A Masthead for Vagabonds, Drunkards and Saints

I Didn’t Meet Christopher Hitchens

This past Tuesday, I subjected myself to one of the great and goofy arguments of all time–“Is there an afterlife?”–which, as a subject, ranks right next to, “Is there a God?” and “Who would win in a fight, The Incredible Hulk or Superman?” By the way, the answer is The Incredible Hulk, because Superman is basically a giant battery, while the Hulk is a fusion reactor. Superman stores power, but the Hulk produces it, fusing the lighter elements of frustration and suffering into the heavier elements of purpose and rage. And as pointless as that little analysis was, it still produced more useful insight than Tuesday’s topic.

Of course, all of this means that I had a fantastic time listening to the debate, since I tend to enjoy those kinds of things–like when I decided long before the Star Wars comic that Darth Vader could definitely defeat Darth Maul. As you’ve gathered from the title, I’m sure, Christopher Hitchens was one of the panelists, as was Sam Harris, Rabbi David Wolpe and Rabbi Bradley Shavit Artson. Harris is famous for recycling sophomoric anti-religious arguments that were cutting edge in 1711. He undergirds them with various scientific supports, which are, of course, irrefutable and also spectacularly uninteresting to anyone who is actually interested in the dialogue between religion and science. No reasonable person disputes the impossibility that God possesses discernible human mercy, nor do they believe religion has anything useful to say about the genome, evolution, or the chronology of the universe. Of course, there are lots of people who do deploy religion in the service of material investigations, but they also happen to be people upon whom such arguments fall mute. The impression I get in reading Harris, and now listening to him, is that he does not understand this. He believes his project is not only viable, but courageous; unfortunately, it is neither.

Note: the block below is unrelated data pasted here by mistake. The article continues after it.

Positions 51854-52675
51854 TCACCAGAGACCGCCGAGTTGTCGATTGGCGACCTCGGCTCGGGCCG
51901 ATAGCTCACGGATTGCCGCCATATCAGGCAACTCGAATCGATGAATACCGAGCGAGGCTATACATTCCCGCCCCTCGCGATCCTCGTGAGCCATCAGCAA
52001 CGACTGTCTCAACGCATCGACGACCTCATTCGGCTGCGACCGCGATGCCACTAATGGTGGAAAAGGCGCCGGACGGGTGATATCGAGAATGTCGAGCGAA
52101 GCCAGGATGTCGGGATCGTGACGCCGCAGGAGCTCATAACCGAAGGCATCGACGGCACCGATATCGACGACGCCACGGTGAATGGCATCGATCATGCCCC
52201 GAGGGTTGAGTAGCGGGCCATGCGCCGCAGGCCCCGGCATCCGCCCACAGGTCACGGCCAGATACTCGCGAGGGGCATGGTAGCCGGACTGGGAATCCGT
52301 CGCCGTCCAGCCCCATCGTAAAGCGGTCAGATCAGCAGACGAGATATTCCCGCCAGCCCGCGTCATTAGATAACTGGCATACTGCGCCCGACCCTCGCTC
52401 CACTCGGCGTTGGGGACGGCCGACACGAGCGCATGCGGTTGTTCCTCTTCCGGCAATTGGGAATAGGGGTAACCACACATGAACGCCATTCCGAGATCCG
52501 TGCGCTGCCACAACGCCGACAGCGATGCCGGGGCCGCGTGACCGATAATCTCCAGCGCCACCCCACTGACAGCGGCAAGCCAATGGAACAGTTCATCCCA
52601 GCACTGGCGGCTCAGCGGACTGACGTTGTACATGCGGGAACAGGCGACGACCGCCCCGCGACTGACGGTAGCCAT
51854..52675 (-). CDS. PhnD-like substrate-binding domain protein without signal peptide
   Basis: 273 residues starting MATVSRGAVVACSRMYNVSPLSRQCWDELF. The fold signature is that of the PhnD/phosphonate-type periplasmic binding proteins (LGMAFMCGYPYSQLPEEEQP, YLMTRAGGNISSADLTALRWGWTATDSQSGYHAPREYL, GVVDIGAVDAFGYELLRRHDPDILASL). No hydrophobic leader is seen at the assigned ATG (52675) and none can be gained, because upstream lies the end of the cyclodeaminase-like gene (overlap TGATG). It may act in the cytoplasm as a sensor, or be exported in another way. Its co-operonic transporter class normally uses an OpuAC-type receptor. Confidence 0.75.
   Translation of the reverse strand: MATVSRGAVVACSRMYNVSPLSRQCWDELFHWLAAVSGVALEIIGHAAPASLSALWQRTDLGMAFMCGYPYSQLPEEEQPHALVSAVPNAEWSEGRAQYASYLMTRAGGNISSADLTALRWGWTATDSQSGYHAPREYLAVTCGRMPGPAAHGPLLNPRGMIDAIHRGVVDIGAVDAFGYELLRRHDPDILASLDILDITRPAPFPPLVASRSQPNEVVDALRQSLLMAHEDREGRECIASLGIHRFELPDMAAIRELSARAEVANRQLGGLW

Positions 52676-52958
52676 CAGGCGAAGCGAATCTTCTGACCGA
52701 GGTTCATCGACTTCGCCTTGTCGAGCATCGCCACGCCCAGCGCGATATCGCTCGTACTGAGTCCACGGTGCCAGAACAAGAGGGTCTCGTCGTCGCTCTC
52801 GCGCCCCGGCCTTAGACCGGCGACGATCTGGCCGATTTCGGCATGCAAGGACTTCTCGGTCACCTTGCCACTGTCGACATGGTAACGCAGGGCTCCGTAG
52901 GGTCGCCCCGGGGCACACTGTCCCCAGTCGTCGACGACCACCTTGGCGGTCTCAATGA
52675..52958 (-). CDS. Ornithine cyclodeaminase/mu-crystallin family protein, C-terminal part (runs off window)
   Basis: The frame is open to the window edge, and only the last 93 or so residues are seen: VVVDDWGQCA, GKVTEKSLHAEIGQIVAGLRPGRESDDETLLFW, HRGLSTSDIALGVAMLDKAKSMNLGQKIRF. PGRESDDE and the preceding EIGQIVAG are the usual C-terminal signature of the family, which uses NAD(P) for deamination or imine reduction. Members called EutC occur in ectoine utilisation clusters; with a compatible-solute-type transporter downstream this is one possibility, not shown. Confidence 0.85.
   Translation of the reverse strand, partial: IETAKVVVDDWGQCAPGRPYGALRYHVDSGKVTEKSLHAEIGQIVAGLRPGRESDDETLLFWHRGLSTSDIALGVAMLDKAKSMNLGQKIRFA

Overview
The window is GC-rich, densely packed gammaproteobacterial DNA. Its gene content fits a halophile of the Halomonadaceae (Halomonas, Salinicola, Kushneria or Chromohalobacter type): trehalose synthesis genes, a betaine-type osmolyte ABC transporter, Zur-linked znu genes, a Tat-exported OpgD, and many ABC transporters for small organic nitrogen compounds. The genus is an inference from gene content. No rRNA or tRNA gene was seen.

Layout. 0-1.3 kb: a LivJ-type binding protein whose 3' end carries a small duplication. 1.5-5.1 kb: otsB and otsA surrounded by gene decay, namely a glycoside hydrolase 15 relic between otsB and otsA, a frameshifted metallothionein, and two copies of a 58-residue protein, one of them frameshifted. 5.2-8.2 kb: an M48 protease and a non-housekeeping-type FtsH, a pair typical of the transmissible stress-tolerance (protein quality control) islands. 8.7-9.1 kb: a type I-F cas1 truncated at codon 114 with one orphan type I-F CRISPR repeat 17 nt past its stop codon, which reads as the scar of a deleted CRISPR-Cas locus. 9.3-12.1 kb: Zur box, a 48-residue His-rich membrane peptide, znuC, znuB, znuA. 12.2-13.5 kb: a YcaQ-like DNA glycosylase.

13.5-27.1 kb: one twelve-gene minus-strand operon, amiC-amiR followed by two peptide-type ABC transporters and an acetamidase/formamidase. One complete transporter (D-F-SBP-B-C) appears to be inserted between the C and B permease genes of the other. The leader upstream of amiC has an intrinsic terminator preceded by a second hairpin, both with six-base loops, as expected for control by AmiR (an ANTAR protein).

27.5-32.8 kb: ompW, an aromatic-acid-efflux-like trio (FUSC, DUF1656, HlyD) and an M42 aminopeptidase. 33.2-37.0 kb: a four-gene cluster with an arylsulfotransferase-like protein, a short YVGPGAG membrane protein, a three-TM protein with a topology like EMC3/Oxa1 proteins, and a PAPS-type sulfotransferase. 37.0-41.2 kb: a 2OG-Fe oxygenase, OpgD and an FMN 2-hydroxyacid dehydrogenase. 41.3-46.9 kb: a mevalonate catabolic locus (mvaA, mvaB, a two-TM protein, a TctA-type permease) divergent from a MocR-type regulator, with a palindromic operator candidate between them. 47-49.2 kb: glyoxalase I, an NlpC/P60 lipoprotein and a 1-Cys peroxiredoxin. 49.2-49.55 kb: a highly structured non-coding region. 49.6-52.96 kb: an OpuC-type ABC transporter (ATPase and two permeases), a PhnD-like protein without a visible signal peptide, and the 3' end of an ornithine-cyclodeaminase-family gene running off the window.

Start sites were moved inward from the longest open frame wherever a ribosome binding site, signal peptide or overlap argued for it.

As I said before, the debate that Harris is having was won hundreds of years ago, and the current resurrection of creationist ideas in the United States has less to do with the clash of ideas and everything to do with the failure of the democratic imagination. The United States–beginning when I don’t know–mistook leveraging the exceptional to the benefit of all, for exceptionalizing the average to the benefit of none. Democracy and its republican iterations are unmatched in their ability to foster equality–even when they fail to do so–but become tyrannical when loosed upon the imagination. Scientific and artistic leaps require the intrepid, the rebellious and the foolish, none of whom respond favorably to crowd control. Enlarging the national imagination should be the first order of business for every intellectual and artist, if it makes any sense at all to use phrases like “first order,” and words like “business” when it comes to the imagination, which it probably doesn’t, but my point is that calling someone stupid and deluded is about as useful as calling someone tiny-pricked and sexually inept. It may be true, but if you want a better lover, you better get in there and start working; condescension and insults only verify your common problem.

Now, my opinion of Harris may be wrong. I grant that; public and private personas often differ, and I hope that in private his views are more nuanced and interesting. Indeed, what he lacks in this arena is precisely what makes someone like Christopher Hitchens engaging–showmanship. In all fairness, Hitchens’ arguments against religion are no more interesting than Harris’s. They both pit the weakest religious examples against the strongest scientific and political cases, and the result is a straw-men rout. Hitchens, however, does it with style. He never forgets that these types of public debates should be entertaining before didactic. That’s not to say they shouldn’t be both, but if they’re not the first, the second has little hope of success.